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Rep. Kim

Washington, DC – Today, Congresswoman Young Kim (CA-40), chairwoman of the House Foreign Affairs Subcommittee on the Indo-Pacific, and Congressman Joaquin Castro (TX-20), ranking member of the House Foreign Affairs Subcommittee on the Western Hemisphere, introduced the Millennium Challenge Corporation Candidate Reform Act, bipartisan legislation that would modernize the statutory criteria for Millennium Challenge Corporation (MCC) country partnerships to expand the impact of U.S. development assistance.  

In September 2022, the House voted 334-87 to pass similar legislation from Kim and Castro. The Senate companion bill to the Millennium Challenge Corporation Candidate Reform Act was introduced last month by Senators Robert Menendez (NJ) and James Risch (ID) and is scheduled for a markup on May 3, 2023. 

“The Millennium Challenge Corporation is leading the fight against global poverty, especially as families around the world are hurting from rising inflation, food supply chain disruptions, and increased conflict. It also serves as an important alternative to the People’s Republic of China’s Belt and Road Initiative to create opportunities for economic growth in developing countries,” said Congresswoman Kim. “I am proud to co-lead this bipartisan bill with Rep. Castro to give the MCC more flexibility to foster transparent U.S. financing options in the countries that need it the most.”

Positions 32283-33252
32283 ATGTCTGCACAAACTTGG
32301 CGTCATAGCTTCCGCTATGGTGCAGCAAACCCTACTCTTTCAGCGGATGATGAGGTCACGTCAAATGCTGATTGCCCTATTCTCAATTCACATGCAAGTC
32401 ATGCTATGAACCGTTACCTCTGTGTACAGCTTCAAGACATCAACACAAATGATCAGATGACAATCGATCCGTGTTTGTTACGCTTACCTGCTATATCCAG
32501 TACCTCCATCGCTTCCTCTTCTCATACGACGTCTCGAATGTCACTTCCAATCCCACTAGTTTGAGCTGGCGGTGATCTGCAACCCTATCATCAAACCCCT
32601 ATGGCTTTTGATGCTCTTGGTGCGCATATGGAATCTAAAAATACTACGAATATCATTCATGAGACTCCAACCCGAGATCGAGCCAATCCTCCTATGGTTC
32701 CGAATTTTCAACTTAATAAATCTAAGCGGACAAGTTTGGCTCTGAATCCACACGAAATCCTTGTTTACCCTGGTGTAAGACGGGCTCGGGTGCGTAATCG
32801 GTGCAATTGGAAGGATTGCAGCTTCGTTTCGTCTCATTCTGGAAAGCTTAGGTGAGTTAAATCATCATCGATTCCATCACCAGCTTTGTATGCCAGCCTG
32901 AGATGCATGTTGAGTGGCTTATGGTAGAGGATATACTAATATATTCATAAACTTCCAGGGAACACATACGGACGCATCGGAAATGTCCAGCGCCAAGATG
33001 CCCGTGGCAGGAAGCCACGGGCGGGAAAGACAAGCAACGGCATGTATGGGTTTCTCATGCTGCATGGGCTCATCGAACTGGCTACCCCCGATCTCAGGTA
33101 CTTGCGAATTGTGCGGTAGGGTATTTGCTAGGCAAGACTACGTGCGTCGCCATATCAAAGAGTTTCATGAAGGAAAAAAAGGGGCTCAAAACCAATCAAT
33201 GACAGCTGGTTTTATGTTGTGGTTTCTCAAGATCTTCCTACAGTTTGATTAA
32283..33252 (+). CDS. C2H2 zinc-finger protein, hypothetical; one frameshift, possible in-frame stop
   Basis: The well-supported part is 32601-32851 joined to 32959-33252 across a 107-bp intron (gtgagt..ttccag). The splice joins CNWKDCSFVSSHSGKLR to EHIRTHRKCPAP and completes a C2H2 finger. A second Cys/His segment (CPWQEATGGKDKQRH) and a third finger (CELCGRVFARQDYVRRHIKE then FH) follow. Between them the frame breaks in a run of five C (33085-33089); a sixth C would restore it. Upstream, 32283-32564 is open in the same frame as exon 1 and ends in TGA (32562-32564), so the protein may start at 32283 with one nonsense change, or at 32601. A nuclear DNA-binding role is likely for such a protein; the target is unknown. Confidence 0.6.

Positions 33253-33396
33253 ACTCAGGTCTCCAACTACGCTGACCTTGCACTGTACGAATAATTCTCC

“Over the last two decades, the Millennium Challenge Corporation has successfully established dozens of partnerships that promote sustainable economic development in poor but well-governed countries. As global development advances, the Millennium Challenge Corporation Candidate Reform Act will make sure MCC has the flexibility to work with countries where it can make the greatest impact. I’m grateful to Rep. Kim and Senators Menendez and Risch for their work on this effort, and I look forward to moving our bill through Congress and to the president’s desk,” said Congressman Castro. 

Under current law, MCC can partner with countries classified as either Low Income Countries (LICs) or Lower Middle-Income Countries (LMICs) by the World Bank based on their per capita Gross National Income (GNI). However, global incomes have risen since MCC was established in 2004, resulting in a shrinking country pool that no longer reflects the full set of countries that would benefit from MCC programming. The Millennium Challenge Corporation Candidate Reform Act would redefine the MCC’s candidate country pool to include countries eligible for lending through the International Bank for Reconstruction and Development, a more appropriate measure for the MCC to use in targeting poverty interventions than the current World Bank’s per capita income categories allow. This change would bring an additional 13 countries into the MCC’s candidate country pool, including four Pacific Island Countries on the front lines of U.S. competition with China. 

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